Bill Seeks Exemptions To Calif. Environmental Quality Act
Fracas Over San Diego Fireworks Show Prompts Legislation
Friday, January 27, 2012
A coalition of San Diego-based organizations Friday backed state legislation which would exempt certain special events from needing environmental reviews.
The bill, SB 973, introduced by Democratic Senator Juan Vargas and co-sponsored by Republican Assemblyman Martin Garrick, would exempt events of a limited duration from provisions of the California Environmental Quality Act (CEQA).
The events defined in the bill include recreational tournaments, sporting events, youth tournaments, racing or walking events, fireworks displays, holiday celebrations, concerts, military appreciation events, block parties, weddings, job fairs, festivals and parades, street fairs, beaches and neighborhood cleanups, farmers' markets and art markets.
Environmentalists sued the city last year over the issuance of permits for fireworks shows, particularly a July 4 display at La Jolla Cove.
Attorney Marco Gonzalez with the Coastal Environmental Rights Foundation prevailed in his argument that the city failed to follow its own written policy to require environmental reviews before handing out such permits. Organizers of the La Jolla fireworks show contended they didn't have enough money to compile the reports.
The city has since rewritten its policy for issuing special event permits.
Vargas said CEQA wasn't meant to keep "children from enjoying parks and watching fireworks."
But Gonzalez called the proposed legislation a "political stunt by the City of San Diego and its boosters."
"Our challenges to the city of San Diego's La Jolla fireworks show could have been and should have been a very small matter," said Gonzalez. "It should have focused on only one event. When the city recognized it was going to lose that lawsuit, enlarged it to include other events, I think intentionally, because it would make it much harder for the judge to issue a ruling in our favor."
But Gonzalez said the city called into question its entire permitting process rather than just the fireworks show.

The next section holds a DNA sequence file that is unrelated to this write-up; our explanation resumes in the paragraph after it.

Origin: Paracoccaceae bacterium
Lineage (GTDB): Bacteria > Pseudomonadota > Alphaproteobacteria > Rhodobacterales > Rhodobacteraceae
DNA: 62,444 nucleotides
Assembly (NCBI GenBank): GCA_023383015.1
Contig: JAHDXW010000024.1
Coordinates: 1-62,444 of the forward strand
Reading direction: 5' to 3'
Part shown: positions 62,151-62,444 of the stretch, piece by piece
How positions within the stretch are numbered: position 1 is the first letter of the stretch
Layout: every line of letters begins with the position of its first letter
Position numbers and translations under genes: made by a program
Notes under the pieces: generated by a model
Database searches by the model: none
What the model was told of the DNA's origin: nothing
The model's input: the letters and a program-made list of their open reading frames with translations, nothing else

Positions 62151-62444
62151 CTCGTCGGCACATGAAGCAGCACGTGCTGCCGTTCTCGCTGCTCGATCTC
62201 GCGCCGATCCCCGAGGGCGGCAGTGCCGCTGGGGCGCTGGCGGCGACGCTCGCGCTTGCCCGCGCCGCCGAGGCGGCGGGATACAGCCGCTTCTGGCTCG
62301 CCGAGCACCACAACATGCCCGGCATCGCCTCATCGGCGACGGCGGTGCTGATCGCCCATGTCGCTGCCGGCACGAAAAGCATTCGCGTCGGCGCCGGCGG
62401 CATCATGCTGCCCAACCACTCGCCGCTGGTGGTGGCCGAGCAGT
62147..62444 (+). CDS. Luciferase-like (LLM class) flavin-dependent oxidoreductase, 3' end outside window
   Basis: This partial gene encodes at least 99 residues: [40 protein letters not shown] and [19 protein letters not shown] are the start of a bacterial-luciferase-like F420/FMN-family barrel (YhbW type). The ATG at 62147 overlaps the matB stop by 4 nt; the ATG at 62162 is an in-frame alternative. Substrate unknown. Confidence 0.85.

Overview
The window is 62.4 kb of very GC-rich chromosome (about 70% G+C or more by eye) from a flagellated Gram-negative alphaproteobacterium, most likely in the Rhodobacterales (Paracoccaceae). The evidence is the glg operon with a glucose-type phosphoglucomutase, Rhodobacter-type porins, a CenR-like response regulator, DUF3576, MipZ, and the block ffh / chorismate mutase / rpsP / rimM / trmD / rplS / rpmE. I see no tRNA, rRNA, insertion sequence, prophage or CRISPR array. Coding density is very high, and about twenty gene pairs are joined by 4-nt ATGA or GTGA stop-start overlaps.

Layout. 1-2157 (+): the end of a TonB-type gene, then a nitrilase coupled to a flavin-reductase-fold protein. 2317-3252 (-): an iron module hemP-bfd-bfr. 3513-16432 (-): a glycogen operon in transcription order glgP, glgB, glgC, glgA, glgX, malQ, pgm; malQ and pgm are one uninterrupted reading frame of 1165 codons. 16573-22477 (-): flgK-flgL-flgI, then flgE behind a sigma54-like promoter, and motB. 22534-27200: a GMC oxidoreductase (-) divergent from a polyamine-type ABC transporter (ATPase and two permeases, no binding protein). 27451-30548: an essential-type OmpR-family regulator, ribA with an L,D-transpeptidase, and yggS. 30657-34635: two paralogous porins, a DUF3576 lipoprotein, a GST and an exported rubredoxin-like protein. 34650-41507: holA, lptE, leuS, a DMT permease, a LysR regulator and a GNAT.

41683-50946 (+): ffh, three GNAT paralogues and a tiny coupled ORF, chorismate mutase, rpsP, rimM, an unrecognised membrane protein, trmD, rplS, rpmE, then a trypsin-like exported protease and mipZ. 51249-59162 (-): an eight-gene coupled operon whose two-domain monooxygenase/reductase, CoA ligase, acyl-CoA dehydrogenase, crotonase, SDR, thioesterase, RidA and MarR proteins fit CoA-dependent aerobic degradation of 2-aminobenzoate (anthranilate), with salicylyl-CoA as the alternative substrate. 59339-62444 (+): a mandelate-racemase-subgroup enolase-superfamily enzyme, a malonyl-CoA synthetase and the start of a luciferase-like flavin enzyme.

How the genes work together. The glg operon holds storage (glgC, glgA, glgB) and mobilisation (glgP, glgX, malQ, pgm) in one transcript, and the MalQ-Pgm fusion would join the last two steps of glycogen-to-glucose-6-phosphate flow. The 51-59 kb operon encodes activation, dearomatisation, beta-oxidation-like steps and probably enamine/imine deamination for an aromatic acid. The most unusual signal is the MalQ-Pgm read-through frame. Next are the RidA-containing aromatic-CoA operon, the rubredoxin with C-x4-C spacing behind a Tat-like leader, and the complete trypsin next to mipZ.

"As a result, when the judge issued the ruling it essentially said the city has been violating the law in the way it has been processing permits for all of these types of events," said Gonzalez.
Gonzalez said since the ruling, he has offered the City of San Diego several settlement positions that would allow the other events to be issued permits as they have in the past.
"But the city has repeatedly rejected those offers," said Gonzalez. "There are some larger events that happen in the city that do have environmental impacts, but smaller events like birthday parties, picnics and marriages in public parks should not be an issue under our lawsuits or the California Environmental Quality Act."
The coalition supporting the state legislation includes about 70 groups, said Ruben Barrales, president and chief executive of the San Diego Regional Chamber of Commerce.
Barrales said about 500 special events are given permits in San Diego each year.
The city could change its own municipal code to make the review process easier for special event organizers, Gonzalez said.
"All along, all we've said is it's fireworks events that need to be addressed," he said.
Gonzalez said legislators have tried in the past but failed to get laws passed allowing exemptions to the state's environmental quality act.
"There is no other city in California experiencing this problem with their municipal code except the City of San Diego," Gonzalez said. "This is a San Diego-specific problem and the city should not be looking to change state law."
(City News Service contributed to this report)